The South Pacific Mandate was a League of Nations mandate given to the Empire of Japan by the League of Nations following World War I. The South Pacific Mandate consisted of islands in the north Pacific Ocean, part of German New Guinea within the German colonial empire until they were occupied by Japan during World War I. Japan governed the islands under the mandate as part of the Japanese colonial empire until World War II, when the United States captured the islands; the islands became the United Nations-established Trust Territory of the Pacific Islands governed by the United States. The islands are now part of Palau, Northern Mariana Islands, Federated States of Micronesia, Marshall Islands. In Japan, the territory is known as "Japanese mandate for the South Seas Islands" and was governed by the Nan'yō Government. Japan has few natural resources, the shortage of raw materials during industrialisation in the Meiji Restoration period meant that the development of the Japanese colonial empire was considered a political and economic necessity.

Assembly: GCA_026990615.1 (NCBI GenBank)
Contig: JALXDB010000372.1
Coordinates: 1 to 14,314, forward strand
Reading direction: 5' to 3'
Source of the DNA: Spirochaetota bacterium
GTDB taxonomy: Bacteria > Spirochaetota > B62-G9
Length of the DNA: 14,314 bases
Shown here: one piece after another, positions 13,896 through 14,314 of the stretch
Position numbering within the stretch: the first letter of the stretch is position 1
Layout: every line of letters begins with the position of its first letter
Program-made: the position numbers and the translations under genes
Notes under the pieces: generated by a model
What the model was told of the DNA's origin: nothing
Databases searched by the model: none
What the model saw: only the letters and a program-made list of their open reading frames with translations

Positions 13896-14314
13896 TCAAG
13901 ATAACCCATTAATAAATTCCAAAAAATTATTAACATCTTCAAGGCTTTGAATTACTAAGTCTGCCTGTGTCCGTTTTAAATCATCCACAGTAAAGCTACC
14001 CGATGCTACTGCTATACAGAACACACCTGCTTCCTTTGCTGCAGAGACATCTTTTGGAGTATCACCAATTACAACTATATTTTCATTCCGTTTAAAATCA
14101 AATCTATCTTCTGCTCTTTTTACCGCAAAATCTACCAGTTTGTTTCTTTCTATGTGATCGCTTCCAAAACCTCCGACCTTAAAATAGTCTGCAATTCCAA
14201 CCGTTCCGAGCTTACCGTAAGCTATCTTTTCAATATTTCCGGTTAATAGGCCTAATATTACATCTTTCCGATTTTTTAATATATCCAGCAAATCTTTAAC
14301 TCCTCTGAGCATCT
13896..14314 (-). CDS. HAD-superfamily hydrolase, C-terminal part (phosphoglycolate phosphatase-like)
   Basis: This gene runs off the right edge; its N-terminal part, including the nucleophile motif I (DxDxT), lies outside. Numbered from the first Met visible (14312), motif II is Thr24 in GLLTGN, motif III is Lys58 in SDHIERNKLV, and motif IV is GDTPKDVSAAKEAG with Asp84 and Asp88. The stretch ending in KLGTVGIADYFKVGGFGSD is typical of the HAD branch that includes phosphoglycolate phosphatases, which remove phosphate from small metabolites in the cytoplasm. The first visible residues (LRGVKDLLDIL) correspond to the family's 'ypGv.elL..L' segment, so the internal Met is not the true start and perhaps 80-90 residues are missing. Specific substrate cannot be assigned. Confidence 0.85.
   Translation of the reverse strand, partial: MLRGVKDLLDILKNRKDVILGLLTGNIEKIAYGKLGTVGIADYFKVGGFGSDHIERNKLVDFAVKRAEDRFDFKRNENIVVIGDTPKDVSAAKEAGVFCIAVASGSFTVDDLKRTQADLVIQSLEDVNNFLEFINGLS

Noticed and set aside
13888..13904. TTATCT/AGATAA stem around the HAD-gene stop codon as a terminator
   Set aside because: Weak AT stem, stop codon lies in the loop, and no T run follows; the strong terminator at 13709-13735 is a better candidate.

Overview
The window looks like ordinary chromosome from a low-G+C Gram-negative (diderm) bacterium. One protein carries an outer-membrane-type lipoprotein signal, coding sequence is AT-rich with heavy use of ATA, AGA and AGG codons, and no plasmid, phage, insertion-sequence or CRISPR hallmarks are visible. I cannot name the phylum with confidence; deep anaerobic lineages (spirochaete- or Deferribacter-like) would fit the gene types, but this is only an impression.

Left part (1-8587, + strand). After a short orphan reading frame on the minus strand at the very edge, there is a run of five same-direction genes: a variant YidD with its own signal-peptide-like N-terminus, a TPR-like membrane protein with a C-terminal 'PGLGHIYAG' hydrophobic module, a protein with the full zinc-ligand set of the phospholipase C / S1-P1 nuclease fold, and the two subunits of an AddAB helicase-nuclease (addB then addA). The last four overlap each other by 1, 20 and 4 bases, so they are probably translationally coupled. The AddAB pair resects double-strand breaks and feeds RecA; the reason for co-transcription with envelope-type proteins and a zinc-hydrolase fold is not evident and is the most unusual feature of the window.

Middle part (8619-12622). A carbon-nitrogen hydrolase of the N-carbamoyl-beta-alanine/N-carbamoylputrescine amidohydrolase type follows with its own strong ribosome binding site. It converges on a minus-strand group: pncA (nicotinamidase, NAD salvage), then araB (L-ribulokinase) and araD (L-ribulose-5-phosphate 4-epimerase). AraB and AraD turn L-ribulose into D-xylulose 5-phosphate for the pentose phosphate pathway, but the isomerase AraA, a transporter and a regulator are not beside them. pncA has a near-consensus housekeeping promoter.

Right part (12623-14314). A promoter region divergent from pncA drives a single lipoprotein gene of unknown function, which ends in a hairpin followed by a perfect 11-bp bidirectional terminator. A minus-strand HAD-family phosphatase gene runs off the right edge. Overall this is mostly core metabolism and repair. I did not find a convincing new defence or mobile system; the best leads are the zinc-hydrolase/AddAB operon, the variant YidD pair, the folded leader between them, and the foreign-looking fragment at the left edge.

By the outbreak of WWI the empire included Taiwan, the Ryukyu Islands the southern half of Sakhalin island, the Kuril Islands, Port Arthur. The policy of Nanshin-ron, popular with the Imperial Japanese Navy, held that Southeast Asia and the Pacific Islands were the area of greatest potential value to the Japanese Empire for economic and territorial expansion; the Anglo-Japanese Alliance of 1902 had been signed to serve Britain's and Japan's common interest of opposing Russian expansion. Amongst other provisions the treaty called on each party to support the other in a war against more than one power, although it did not require a signatory state to go to war to aid the other. Within hours of Britain's declaration of war on Germany in 1914, Japan invoked the treaty and offered to declare war on the German Empire if it could take German territories in China and the South Pacific; the British government asked Japan for assistance in destroying the raiders from the Imperial German Navy in and around Chinese waters, Japan sent Germany an ultimatum demanding that it vacate China and the Marshall and Caroline islands.